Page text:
Marnie & virginia, thank you for the verbal “slap”… I needed that. And Marnie, I’m more accurately a “certifiable” communicator.

  6. Marnie says:

    Virginia and David, both of you have emphasized more than once that you are certified communicators but do either of you actually speak plain English? You appear to be locked in a duel of four-syllable words and sentences that are panting for breath by the time they finally collapse in relief at a period. Remember the ABCs of effective communication – accuracy, brevity, clarity.

  7. virginia says:

    I’m guessing you see yourself as a humourist. Let’s just say we don’t share the same sensibilities in that area.
    ciao

  8. David Norman says:

    virginia, my intuition about you tells me to accept your gratuitous obfuscated assumptions and pay deference to your accomplishments and affiliations… otherwise this absurd, out of context commentary may provoke you to defer to John Thompson and the metaphorical turbine blades of opinion will continue turning and making their noise.

  9. virginia says:

    “contrived and incomprehensible”? No, indeed. If I had made the sweeping assumptions and obfuscations that you did in your last message, you would have jumped all over me. My message to you was to avoid assuming you know the minds of others. In addition, it seems that you are using the idea of intuition in an odd way. Frankly, I don’t really understand what you meant by that, at all.

    You mention in another forum that you have a strong background in PR. I’m sure you both deserve and get respect in that field. I would never poke fun at that, the way you did at my saying I had a degree in English. That was gratuitous at best. My degree is what helps me to express myself clearly, as I’m sure you would credit your educational background for your accomplishments.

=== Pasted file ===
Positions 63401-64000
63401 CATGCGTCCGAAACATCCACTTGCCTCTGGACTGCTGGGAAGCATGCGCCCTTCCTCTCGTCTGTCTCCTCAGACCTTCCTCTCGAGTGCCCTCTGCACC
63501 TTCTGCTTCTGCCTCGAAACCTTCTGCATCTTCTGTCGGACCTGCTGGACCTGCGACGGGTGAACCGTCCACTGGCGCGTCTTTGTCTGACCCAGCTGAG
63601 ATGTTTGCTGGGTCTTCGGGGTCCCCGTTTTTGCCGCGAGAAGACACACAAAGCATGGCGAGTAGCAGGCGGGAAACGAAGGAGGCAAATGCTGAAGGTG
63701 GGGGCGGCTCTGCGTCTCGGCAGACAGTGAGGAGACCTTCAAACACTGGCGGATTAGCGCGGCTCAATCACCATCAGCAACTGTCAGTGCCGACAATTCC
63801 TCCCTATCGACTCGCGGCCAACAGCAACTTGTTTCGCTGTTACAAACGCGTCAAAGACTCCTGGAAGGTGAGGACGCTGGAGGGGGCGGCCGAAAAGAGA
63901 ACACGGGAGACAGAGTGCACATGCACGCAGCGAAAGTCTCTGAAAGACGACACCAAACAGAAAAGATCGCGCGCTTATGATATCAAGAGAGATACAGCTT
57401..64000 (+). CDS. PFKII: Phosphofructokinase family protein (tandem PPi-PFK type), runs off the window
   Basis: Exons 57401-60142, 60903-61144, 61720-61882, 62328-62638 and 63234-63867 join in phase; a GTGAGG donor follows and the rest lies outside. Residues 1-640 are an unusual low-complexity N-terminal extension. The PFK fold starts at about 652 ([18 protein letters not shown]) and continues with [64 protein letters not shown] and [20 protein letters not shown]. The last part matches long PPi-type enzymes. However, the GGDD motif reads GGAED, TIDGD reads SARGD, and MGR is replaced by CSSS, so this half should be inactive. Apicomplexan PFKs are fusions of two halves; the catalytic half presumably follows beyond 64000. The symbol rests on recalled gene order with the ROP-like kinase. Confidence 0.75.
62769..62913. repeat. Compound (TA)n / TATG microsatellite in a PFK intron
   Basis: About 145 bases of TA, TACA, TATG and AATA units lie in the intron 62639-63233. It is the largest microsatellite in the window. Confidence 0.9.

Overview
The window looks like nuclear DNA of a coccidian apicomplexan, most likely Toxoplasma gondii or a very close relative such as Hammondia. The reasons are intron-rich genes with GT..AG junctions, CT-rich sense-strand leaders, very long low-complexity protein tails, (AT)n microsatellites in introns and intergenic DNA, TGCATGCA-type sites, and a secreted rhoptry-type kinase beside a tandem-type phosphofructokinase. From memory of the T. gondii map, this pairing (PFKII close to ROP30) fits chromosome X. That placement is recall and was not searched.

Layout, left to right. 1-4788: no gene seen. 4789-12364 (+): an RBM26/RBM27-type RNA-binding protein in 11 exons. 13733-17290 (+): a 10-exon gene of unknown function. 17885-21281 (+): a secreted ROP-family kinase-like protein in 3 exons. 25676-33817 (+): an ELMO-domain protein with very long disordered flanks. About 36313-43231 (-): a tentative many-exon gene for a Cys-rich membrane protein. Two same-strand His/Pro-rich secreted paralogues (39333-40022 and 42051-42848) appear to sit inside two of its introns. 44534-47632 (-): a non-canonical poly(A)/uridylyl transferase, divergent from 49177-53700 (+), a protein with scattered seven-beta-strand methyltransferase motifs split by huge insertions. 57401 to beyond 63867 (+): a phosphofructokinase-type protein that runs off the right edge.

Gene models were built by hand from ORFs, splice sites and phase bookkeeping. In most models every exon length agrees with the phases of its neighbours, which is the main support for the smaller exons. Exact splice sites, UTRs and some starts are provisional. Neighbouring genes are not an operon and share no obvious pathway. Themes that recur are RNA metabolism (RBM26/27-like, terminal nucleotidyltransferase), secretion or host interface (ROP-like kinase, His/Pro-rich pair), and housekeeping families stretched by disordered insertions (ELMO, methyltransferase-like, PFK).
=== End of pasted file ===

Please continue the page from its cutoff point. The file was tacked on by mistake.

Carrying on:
In addition, as a former farmer, a former member of OFA, and a former public servant, I can actually comment with some actual experience and knowledge on related topics and issues. Of course, I defer to Mr. Thompson for the up to date and current.

  10. David Norman says:

    virginia… thank you for your well written yet contrived incomprehensible rebuttal to the irrelevant points in my comment. The real insight to be had is not in what I said, nor particularly in how I said it… but why and to whom. Your comment, my comment, and the comment of John Thompson are in reality nothing more than irrelevant distractions in respect to the issue of Industrial Wind Turbines… a manner in which to express the emotional frustration we feel when some aspect of life that intrudes on our consciousness conflicts with our intuition about the way our environment should be ordered. In my perspective it does not necessarily matter who is “right” or who is “wrong”… the important aspect is whether we learn from it… improve upon our intuitive accuracy so to speak. This I feel is the only true “renewable” energy that humans can develop. In my experience I have found that Farmers, John Thompson being one, have extraordinary intuitive expression, not unlike Artists, that I truly respect. I sense in your expression a need for recognition of your frustrations. Let me offer some to you in the recognition that I actually look forward to your comments, not in judgment, but in the challenge they often represent to my own sensibilities. This is not an attempt to bambozzle you with verbosity… it is a genuine recognition of you as an individual.

  11. virginia says:

    Public servants are the primary objects of both governments cut backs, and of pension reform. As independent businessmen and businesswomen, farmers are not in either category.

    Also, non OFA members are not privy to the inner workings of the organization, and certainly have no insight into the mind of the president of same.

  12. David Norman says:

    @ John Thompson